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Publication numberUS4874504 A
Publication typeGrant
Application numberUS 07/325,636
Publication dateOct 17, 1989
Filing dateMar 20, 1989
Priority dateDec 29, 1987
Fee statusLapsed
Publication number07325636, 325636, US 4874504 A, US 4874504A, US-A-4874504, US4874504 A, US4874504A
InventorsRoland von Ballmoos, Francis X. Ryan
Original AssigneeMobil Oil Corporation
Export CitationBiBTeX, EndNote, RefMan
External Links: USPTO, USPTO Assignment, Espacenet
pH control by bulky organic bases during noble-metal exchange of zeolite catalysts
US 4874504 A
Abstract
A method is disclosed which provides improved control over the noble-metal exchange of zeolite catalyst by using bulky organic bases to control pH during the metal loading step.
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Claims(26)
What is claimed is:
1. A process for the conversion of hydrocarbons comprising the steps of contacting said hydrocarbons with a composite catalyst under conversion conditions which catalyst comprises a noble metal-containing zeolite prepared by a method comprising:
(a) mixing a zeolite with water to form an aqueous suspension;
(b) adjusting the pH of the aqueous suspension of step (a) to between about 4 and about 11 with an organic base of a size sufficient to prevent entry of the organic cations into the pores of the zeolite catalyst;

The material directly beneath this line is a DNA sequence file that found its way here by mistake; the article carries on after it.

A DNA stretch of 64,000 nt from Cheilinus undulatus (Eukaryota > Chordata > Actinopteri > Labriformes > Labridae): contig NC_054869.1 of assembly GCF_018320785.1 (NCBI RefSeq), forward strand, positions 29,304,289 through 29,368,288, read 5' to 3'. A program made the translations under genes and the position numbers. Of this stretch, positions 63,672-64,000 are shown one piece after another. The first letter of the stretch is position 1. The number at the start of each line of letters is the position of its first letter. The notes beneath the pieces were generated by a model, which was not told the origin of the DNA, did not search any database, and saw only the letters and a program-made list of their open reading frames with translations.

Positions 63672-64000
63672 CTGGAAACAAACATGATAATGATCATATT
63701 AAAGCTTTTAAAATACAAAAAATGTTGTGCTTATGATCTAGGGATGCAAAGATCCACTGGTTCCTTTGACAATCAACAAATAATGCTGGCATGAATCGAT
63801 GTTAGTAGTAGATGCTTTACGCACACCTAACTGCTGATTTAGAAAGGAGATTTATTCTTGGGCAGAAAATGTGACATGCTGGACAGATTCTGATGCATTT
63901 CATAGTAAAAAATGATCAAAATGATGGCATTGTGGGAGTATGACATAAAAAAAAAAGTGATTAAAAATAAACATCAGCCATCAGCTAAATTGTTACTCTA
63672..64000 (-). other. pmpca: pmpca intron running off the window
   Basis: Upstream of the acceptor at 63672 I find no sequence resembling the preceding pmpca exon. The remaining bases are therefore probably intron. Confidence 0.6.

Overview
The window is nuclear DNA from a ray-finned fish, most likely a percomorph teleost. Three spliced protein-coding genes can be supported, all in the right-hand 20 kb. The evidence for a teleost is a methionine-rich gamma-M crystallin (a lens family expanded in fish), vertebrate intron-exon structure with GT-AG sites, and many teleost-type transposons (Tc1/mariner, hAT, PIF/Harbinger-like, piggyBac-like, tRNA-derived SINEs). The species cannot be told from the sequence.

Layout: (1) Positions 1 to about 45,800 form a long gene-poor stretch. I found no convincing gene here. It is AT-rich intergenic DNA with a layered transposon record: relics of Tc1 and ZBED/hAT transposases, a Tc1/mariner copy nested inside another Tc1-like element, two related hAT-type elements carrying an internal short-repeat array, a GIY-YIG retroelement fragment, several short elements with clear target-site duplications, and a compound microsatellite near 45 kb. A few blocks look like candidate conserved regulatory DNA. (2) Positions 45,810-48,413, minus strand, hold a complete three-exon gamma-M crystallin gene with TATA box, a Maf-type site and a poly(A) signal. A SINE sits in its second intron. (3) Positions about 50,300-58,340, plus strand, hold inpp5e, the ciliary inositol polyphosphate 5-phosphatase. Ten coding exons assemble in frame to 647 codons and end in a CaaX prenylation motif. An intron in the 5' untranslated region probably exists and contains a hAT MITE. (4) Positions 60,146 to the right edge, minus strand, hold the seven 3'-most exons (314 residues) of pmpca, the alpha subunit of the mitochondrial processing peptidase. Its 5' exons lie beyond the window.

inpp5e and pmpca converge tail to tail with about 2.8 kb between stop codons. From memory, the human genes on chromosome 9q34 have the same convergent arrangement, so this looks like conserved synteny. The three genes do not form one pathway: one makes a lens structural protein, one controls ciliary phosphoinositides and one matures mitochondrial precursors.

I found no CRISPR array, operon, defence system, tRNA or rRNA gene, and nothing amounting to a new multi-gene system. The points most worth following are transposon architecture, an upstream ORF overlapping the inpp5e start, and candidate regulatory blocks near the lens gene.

(c) adding to the suspension of step (b) an aqueous noble-metal salt solution;
(d) maintaining the pH of the mixture of step (c) at a uniform value between about 4 and about 11 by the controlled addition of the organic base of step (b), above;
(e) filtering the zeolite-water suspension of step (c) to separate the solid zeolite material; and
(f) drying the solid zeolite material.
2. The process of claim 1 wherein said zeolite has a Constraint Index of about 1 and about 12 and said organic base is selected from the group consisting of tetraethylammonium hydroxide, tetrapropylammoniumhydroxide, and tetrabutylammoniumhydroxide.
3. The process of claim 1 wherein said noble metal salt is selected from the group consisting of the platinum tetraaminehalides.
4. The process of claim 1 wherein said noble metal salt is selected from the group consisting of the platinum halides.
5. The process of claim 1 wherein said noble metal salt is selected from the group consisting of platinum tetraaminechloride, platinum chloride and chloroplatinic acid.
6. The process of claim 1 wherein said organic base is continuously added.
7. The process of claim 1 carried out between about 10 C. and the reflux temperature of the aqueous zeolite suspension.
8. The process of claim 7 wherein said zeolites have a Constraint Index ranging from about 0.1 to about 50.
9. The process of claim 8 wherein said zeolites are selected from the group consisting of zeolite Beta, ZSM-5, ZSM-11, ZSM-12, ZSM-18, ZSM-20, ZSM-22, ZSM-23, ZSM-35 and ZSM-48.
10. The process of claim 7 wherein said zeolites are selected from the group consisting of silicoaluminophosphates, aluminophosphates, substituted aluminophosphates and silica polymorphs.
11. The process of claim 7 wherein said zeolite comprises an indium-substituted zeolite having the structure of ZSM-5, and said noble metal salt comprises platinum tetraaminechloride.
12. The process of claim 7 wherein said zeolite comprises a gallium-substituted zeolite having the structure of ZSM-5, and said noble metal salt comprises platinum tetraaminechloride.
13. The process of claim 7 wherein said zeolite comprises a zeolite having the structure of ZSM-5 and a silica:alumina ratio greater than about 20 and said noble metal salt comprises platinum tetraaminechloride.